UK will have the worst public debt in the developed world by 2017

Yet again, the Governor of the Bank of England has warned that unless public debt is reduced dramatically during the next parliament, the UK economy will face serious problems for the next decade.

In evidence to the Treasury Committee, Merfyn King called for greater ambition in reducing public borrowing and, most tellingly, that the Government’s plans needed to have greater ambition in cutting public borrowing.

Worst of all, the Governor made the astonishing statement that he was more uncertain than ever as to whether the UK economy would come out recession quickly.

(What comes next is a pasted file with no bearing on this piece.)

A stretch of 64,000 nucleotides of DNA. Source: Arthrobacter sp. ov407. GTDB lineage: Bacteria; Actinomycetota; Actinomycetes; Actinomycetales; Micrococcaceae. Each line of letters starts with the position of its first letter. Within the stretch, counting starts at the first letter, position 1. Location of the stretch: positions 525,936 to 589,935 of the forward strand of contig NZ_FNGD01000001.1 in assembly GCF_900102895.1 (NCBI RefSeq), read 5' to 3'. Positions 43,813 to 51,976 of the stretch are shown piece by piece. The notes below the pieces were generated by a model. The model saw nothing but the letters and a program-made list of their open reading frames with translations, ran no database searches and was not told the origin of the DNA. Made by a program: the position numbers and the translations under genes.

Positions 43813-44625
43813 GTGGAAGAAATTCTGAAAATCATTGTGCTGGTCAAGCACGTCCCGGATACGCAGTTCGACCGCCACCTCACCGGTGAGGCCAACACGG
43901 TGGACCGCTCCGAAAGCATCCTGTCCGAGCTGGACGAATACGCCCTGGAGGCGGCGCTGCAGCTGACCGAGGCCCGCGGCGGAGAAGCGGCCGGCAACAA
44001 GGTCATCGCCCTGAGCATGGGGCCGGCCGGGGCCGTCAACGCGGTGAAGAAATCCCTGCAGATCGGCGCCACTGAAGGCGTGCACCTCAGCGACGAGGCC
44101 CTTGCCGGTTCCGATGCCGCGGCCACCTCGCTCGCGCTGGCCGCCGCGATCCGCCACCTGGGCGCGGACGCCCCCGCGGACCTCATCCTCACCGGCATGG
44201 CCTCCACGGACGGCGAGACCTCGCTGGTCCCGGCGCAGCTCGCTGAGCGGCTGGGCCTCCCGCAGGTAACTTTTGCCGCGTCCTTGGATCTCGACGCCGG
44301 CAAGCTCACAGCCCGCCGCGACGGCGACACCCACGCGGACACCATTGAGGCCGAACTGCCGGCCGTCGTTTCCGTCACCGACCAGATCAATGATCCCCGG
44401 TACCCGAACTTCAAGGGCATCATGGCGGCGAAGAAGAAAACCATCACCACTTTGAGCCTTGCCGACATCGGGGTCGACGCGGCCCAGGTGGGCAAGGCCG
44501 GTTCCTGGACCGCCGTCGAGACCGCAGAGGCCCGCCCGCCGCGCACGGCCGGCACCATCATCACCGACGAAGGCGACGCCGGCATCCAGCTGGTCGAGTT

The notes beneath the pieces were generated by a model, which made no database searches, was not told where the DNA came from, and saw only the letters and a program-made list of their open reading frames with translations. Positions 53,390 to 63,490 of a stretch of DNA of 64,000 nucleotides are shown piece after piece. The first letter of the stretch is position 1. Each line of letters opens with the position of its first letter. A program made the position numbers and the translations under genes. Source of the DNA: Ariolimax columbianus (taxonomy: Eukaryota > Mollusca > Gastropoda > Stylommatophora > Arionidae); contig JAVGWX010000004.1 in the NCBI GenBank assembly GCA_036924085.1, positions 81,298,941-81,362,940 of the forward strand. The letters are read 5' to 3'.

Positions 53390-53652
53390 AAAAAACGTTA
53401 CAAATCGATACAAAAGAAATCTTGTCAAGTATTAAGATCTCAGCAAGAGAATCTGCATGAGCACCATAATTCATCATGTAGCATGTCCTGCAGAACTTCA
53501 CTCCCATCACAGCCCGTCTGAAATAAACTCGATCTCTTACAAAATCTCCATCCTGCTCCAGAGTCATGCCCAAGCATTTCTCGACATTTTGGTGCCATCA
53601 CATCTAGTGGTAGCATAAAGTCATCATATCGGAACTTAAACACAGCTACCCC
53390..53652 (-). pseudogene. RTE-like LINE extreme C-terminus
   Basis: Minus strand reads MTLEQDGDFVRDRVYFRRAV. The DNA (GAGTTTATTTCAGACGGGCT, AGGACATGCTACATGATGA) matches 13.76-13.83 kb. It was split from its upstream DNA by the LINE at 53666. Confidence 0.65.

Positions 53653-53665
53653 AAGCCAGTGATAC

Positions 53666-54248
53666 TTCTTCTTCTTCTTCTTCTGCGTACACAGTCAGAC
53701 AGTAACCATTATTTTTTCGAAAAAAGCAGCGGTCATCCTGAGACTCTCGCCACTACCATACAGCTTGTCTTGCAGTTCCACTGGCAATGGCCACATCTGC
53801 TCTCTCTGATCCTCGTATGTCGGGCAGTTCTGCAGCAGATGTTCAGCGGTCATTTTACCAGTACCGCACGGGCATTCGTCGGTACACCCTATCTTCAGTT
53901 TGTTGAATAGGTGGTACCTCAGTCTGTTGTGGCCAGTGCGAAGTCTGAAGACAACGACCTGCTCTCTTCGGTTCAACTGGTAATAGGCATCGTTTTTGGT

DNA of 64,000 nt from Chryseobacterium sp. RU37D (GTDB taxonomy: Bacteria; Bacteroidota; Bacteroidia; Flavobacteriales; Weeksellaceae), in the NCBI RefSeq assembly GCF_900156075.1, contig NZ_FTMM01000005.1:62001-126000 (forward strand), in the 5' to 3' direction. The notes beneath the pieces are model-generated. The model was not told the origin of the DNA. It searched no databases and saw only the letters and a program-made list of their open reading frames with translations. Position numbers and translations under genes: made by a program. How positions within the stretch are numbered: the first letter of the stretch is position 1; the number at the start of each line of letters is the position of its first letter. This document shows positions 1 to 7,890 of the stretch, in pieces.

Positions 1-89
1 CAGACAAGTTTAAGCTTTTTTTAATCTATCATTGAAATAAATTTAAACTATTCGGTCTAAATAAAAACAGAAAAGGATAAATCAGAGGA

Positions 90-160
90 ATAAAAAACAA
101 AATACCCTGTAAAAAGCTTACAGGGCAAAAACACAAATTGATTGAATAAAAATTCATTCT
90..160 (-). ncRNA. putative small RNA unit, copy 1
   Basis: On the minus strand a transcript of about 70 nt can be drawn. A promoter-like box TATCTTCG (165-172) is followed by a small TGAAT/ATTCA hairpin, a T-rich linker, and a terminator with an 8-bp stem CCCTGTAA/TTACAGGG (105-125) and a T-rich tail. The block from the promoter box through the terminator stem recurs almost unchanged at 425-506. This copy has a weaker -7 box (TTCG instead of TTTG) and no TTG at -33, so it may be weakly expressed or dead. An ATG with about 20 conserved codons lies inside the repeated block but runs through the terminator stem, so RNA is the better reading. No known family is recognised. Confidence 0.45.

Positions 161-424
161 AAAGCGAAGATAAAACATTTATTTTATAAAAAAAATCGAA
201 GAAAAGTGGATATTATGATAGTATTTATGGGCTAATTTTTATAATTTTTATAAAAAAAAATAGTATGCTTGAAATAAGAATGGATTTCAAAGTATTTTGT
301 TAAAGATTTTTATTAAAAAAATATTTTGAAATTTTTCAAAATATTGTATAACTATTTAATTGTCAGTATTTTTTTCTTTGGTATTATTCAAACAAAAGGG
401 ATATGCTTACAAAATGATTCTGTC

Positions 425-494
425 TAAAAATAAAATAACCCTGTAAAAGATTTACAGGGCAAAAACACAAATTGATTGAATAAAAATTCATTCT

This last statement seems to be backed by the Organisation for Economic Cooperation and Development (OECD), which revised down its forecast for the UK economy in 2009, warning that we are in a sharp recession, with a further shrinkage of 4.3 per cent in 2009 followed by no growth at all in 2010.

Worst of all, the OECD suggested that even if government borrowing is reduced by 1% of GDP per year for the next seven years, the UK will still have a gross debt-to-GDP ratio of 125% by 2017, one of the largest in the developed world.

It would seem that whether Gordon Brown likes it or not, cuts in public expenditure are inevitable.

The question is how he can do a political u-turn after yesterday's performance at the dispatch box where he denied that this would need to happen and that he would be increasing expenditure over the next few years.

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